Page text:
How Congestion and Bottleneck Pressure Affect the Length of a Patients Hospital Stay

After observing the paper puppet assembly line the class discussed some of the issues that arose during the creation of the puppets.  It was noted that there was a buildup of materials for worker two, and therefore she was named the bottleneck out of all the other steps/workers.  There are many stages in creating or maintaining a product so it is inevitable that somewhere along the line a company will have to deal with congestion at a certain stage of production.

Predicting the length of a patience stay in a hospital is based off of how heavy the workload is for workers that day, which plays a significant role in processing and discharging times.  When a hospital is congested the length of stay for a patient is longer because the workers workload is heavier making it harder for the workers to take time to process or discharge a patient.  Another factor in congestion of inpatients stay is when there is a high load of incoming patients that need emergency medical care, but when incoming patients are in need of emergency surgical care the inpatients stay is lower because the hospital needs to release their current patients to make room for the emergency surgical patients.

Therefore the bottleneck and congestion is evident when the hospital workers are overwhelmed with a large amount of non-scheduled patients that just need medical care.  This is the case because the hospital workers spend their time caring for the influx of patients that need the medical care but not a room to stay in so the current inpatients discharging times are pushed back.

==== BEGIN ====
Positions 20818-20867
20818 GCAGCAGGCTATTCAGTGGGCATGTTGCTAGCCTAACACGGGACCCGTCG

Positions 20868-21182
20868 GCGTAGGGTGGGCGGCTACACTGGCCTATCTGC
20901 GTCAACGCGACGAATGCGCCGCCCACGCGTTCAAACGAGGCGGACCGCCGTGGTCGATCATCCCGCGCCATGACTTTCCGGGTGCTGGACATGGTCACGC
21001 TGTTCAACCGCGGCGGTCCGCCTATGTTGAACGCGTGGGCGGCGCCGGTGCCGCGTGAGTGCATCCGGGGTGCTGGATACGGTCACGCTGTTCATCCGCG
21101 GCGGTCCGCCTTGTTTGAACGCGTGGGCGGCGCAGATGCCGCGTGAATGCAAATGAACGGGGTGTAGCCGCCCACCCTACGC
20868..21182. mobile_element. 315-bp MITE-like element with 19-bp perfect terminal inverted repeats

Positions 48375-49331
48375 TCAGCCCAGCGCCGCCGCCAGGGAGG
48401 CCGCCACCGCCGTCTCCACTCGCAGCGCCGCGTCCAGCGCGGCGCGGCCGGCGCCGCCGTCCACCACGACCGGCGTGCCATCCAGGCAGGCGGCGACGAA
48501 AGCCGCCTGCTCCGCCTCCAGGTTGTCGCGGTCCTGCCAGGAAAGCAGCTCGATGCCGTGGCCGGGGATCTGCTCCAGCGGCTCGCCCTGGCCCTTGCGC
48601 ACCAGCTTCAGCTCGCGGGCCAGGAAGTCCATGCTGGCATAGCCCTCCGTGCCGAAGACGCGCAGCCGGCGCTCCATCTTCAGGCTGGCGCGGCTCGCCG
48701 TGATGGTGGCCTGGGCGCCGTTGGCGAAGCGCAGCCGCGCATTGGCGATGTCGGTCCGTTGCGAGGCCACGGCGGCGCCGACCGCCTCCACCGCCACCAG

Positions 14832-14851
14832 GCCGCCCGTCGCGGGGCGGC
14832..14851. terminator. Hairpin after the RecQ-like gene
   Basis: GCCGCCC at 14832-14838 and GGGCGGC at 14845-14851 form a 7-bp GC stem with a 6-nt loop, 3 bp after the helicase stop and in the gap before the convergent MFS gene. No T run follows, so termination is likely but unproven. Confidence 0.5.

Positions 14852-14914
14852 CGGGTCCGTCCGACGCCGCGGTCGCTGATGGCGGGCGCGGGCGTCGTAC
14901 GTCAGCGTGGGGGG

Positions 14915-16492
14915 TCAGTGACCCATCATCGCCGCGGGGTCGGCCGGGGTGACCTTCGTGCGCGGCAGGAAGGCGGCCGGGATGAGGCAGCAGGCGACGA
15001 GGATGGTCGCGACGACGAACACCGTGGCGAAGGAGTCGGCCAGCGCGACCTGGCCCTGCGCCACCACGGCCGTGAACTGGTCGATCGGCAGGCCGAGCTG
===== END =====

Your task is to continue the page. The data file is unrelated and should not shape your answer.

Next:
One way hospitals are fixing this is when there is a high level of predictability, which reduces patients’ length of stay up to 0.45 days.  Another way that the hospital could fix these issues would be by “adding or allocating additional resources to the inpatient hospital units, and counter-intuitively, targeting a lower occupancy level to increase productivity” (Tucker 1).  According to the author the last way that a hospital could improve productivity is by placing a nurse on the hospital floors who is solely responsible for discharges and admissions.

It is interesting how hospitals are affected by a bottleneck within the process of admitting and discharging patients and the steps they could be taking to eliminate the congestion.  I agree with the author’s idea of hiring a nurse whose sole job is admitting and discharging patients.  It is surprising that hospitals have not created this job position already because by releasing patients faster it is less money spent on housing and feeding them in one of the hospitals rooms.





2 thoughts on “How Congestion and Bottleneck Pressure Affect the Length of a Patients Hospital Stay

  1. I definitely agree with your point about how bottlenecks are created inside of hospitals due to lack of rooms and how difficult it can become to effectively organize the surplus of patients. The most difficult aspect of organizing rooms for patients is the constant uncertainty of how long current patients will need to stay at the hospital and how many new patients will come in. I also agree with your point that hospitals can begin to utilize staff workers to efficiently allocate hospital beds and to ensure that patients can be discharged faster. In large cities this is a much more pressing issues due to the amount of people and lack of hospitals. If hospitals will be able to effectively discharge and admit patients faster then the waiting time for a doctor and a hospital bed will decrease and many more patients will be able to get medical care. Additionally, with new technology constantly evolving, the amount of time that patients need to spend in the hospital will continue to decrease. As a result, this will open up more rooms and beds.

  2. I agree with both of you in how the congestion and bottle neck affect the amount of time that patients have to wait in order to get medical attention. I believe it would help a lot if, as you mentioned, the resources (in this case nurses and doctors) are allocated more efficiently. If they do this, patients will not have to wait too much to get the medical attention they need and also they would not have to pay high amounts on medical bills. Although, I do not know if this is something hospitals would like.

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